By 1935, message routing was the last great barrier to full automation. Large telegraphy providers began to develop systems that used telephone-like rotary dialling to connect teletypewriters. These machines were called "Telex" (TELegraph EXchange). Telex machines first performed rotary-telephone-style pulse dialling for circuit switching, and then sent data by ITA2. This "type A" Telex routing functionally automated message routing.
The first wide-coverage Telex network was implemented in Germany during the 1930s[citation needed] as a network used to communicate within the government.
At the rate of 45.45 (0.5%) baud considered speedy at the time up to 25 telex channels could share a single long-distance telephone channel by using voice frequency telegraphy multiplexing, making telex the least expensive method of reliable long-distance communication.

In the first telegraph lines, the messages went from station to station down single lines, often following the railroad line. But eventually routing systems were developed.

Jason
02-20-2017, 07:27 PM
Hi MaeZe, I thought I had spoken to the routing part. You are correct that routing is needed to forward messages down the line. What you are calling routing stations I call switching stations because that's where a message can "switch" and be sent forward from there. Again, it's very similar to the PSTN in that you had to have people monitoring these stations to switch/route messages forward.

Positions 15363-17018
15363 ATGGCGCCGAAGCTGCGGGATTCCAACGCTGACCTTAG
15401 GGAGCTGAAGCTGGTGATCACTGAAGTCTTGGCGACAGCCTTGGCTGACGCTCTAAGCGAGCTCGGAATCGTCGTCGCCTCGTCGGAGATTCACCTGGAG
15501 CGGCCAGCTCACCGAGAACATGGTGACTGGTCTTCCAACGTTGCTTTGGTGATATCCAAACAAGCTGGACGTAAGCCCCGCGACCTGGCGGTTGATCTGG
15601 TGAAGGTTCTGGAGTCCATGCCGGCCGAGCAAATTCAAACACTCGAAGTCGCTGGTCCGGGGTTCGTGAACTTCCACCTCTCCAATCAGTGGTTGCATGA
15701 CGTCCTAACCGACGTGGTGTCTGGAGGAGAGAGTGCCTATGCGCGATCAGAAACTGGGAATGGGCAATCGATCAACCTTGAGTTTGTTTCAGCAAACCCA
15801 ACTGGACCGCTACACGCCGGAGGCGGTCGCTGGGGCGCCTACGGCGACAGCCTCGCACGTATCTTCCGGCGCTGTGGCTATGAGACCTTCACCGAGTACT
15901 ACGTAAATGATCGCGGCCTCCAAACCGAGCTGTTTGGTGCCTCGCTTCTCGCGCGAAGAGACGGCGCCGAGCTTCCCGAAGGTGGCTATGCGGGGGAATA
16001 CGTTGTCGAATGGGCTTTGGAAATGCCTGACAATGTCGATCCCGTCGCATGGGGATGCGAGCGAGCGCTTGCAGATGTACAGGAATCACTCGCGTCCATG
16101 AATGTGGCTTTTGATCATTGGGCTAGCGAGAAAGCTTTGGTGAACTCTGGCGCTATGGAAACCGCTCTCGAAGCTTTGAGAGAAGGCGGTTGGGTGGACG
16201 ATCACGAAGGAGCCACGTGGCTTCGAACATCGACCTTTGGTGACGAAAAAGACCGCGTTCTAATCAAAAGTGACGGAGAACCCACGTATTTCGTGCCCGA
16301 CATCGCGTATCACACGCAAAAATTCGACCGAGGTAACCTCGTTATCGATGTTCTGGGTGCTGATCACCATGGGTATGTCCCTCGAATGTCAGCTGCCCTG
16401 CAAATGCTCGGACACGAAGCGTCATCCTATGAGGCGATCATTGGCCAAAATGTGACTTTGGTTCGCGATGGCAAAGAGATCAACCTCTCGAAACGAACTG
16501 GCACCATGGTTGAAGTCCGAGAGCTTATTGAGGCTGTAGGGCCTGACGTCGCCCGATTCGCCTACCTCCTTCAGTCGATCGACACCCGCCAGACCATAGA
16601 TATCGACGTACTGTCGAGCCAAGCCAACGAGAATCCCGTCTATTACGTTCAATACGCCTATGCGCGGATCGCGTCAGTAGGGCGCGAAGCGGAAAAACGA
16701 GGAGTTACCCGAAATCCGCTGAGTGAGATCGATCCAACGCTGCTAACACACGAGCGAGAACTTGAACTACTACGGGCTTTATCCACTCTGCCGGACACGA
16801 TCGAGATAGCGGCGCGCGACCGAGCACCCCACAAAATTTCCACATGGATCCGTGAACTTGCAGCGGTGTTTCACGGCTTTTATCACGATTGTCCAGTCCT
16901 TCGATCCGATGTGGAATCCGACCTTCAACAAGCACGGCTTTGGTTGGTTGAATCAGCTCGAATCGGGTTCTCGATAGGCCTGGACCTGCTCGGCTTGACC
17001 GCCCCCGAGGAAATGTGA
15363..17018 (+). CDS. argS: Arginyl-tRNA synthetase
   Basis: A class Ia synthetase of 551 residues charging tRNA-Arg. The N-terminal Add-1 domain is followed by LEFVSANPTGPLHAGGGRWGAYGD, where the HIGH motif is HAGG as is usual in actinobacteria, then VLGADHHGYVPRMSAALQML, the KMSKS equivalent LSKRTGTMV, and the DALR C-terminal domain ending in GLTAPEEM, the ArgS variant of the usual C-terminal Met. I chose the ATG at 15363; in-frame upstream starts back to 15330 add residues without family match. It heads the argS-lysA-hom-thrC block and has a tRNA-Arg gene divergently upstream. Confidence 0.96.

In telegraphy specifically, the station wasn't exactly like the switchboards of phone switchboards, but there were operators that would monitor the dedicated lines for telegrams coming in and either forward them on using a telegraph machine, or covert them to paper for local delivery.

WeaselFire
02-21-2017, 12:29 AM
Originally, telegraphs were point A to point B. To get to point C, point B received it from point A, then resent the telegraph on the second line to point C. Eventually it would get to a main office, with dozens of lines, and operators, coming in and going out. They would be received from one line, then given to the operator on the next line in the link to send out. There was no switching technology. No individual telegraph machine was addressable. Every operator in the chain could, and did, read your message. The upgrade was multiple in and out lines at a station so they could forward them quicker.

Over time, things became automated and, with the advent of telephone switching, telegraphs also went automatic. But, just like in the early days of phones, where you picked up the phone and the local operator would switch your call with wires and a switchboard to your destination. No direct dialing to begin with. Wireless communications, and eventually radio, TV and so on, worked the same way to begin with, except that every station heard every call and message within range.